Jackie Mason, a rabbi-turned-comedian whose feisty brand of standup comedy led him to Catskills nightclubs, West Coast talk shows, and Broadway stages, has died. He was 93. Mason died Saturday night at Mt. Sinai Hospital in Manhattan after being hospitalized for over two weeks, the celebrity lawyer Raoul Felder told the AP. The irascible Mason was known for his sharp wit and piercing social commentary, often about being Jewish, men and women, and his own inadequacies. His typical style was amused outrage. Some of his jokes, and details of his life and work (younger generations might best know him as Rabbi Krustofski from the Simpsons):
- "Eighty percent of married men cheat in America. The rest cheat in Europe," he once joked.
- Another Mason line was: “Politics doesn’t make strange bedfellows, marriage does.”
- About himself, he once said: "I was so self-conscious, every time football players went into a huddle; I thought they were talking about me."
- His death was mourned far and wide, from fellow comedian Gilbert Gottfried, who called him "one of the best," to Henry Winkler, who tweeted: "Now you get to make heaven laugh."
- Mason was born Jacob Maza, the son of a rabbi. His three brothers became rabbis. So did Mason, who at one time had congregations in Pennsylvania and North Carolina. Comedy eventually proved to be a more persistent calling than God.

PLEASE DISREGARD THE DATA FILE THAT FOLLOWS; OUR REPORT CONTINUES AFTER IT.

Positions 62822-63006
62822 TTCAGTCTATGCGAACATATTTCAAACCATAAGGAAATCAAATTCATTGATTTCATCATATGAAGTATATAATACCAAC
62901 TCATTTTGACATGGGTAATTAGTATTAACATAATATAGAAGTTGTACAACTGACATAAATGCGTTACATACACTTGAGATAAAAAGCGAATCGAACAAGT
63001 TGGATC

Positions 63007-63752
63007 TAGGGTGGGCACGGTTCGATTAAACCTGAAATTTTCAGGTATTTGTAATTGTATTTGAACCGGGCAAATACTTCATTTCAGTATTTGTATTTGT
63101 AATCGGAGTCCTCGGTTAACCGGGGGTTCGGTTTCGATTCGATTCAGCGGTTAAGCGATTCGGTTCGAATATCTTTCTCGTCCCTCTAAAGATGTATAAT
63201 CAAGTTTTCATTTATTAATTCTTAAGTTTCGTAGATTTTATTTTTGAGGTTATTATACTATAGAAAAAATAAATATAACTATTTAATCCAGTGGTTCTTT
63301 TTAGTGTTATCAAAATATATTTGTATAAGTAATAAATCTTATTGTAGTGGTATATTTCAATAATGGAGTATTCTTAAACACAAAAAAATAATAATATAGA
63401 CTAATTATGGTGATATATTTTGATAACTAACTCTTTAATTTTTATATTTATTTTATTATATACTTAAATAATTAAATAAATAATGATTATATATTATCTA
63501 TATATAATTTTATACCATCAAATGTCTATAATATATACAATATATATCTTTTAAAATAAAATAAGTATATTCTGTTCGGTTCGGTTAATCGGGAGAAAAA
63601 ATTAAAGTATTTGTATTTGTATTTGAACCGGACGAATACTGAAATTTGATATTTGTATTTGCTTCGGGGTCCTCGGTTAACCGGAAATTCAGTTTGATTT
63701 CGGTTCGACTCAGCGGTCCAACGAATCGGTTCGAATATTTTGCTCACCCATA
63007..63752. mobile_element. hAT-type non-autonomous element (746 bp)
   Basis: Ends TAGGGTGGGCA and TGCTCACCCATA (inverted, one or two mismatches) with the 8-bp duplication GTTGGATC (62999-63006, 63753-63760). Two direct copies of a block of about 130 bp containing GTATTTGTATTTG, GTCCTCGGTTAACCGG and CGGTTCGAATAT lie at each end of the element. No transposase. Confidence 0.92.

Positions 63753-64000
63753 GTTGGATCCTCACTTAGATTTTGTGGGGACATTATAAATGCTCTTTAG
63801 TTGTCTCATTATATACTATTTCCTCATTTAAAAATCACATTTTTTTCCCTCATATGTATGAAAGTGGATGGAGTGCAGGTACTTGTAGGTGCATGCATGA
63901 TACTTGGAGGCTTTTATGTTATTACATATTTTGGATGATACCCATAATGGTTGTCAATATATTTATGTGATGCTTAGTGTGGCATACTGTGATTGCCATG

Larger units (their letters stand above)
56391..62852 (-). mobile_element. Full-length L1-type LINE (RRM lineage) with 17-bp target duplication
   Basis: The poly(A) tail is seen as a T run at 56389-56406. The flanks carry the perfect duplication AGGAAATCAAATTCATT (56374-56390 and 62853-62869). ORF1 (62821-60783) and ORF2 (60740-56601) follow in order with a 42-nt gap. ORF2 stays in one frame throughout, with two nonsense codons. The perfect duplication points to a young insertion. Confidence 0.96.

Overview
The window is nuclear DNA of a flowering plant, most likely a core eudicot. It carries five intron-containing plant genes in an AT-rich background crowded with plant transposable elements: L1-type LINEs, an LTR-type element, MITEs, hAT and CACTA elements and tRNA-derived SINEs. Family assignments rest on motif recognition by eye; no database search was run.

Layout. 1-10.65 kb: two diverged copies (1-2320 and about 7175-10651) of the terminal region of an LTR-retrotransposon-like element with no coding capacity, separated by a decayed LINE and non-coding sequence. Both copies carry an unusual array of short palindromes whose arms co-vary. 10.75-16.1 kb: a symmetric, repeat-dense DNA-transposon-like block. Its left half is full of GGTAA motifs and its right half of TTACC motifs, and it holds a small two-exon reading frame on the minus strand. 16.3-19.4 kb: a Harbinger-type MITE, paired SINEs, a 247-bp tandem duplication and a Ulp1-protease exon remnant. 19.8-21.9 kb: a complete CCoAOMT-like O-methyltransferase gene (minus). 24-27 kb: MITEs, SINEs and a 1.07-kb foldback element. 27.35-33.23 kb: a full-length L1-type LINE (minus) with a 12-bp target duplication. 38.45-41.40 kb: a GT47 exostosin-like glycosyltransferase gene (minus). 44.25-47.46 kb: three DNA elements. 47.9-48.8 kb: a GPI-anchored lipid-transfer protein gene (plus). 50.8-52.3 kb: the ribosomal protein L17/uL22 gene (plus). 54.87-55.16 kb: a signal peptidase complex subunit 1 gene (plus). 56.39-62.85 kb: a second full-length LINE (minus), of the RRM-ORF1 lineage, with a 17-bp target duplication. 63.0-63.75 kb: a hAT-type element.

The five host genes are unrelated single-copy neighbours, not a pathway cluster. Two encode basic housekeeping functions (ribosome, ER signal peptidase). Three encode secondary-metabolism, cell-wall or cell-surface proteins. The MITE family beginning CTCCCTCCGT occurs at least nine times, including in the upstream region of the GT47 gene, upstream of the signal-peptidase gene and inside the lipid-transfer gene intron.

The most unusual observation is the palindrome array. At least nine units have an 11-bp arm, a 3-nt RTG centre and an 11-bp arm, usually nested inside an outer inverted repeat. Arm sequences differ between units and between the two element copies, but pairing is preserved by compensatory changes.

- "A person has to feel emotionally barren or empty or frustrated in order to become a comedian," he told the AP in 1987. "I don’t think people who feel comfortable or happy are motivated to become comedians. You’re searching for something and you’re willing to pay a high price to get that attention."
- Mason started in show business as a social director at a resort in the Catskills. He was the guy who got everybody up to play Simon Says, quiz games or shuffleboard. He told jokes, too. After one season, he was playing clubs throughout the Catskills for better money.
- He was banned for two years from the Ed Sullivan Show when he allegedly gave the host the finger when Sullivan signaled to him to wrap up his act during an appearance on Oct. 18, 1964.
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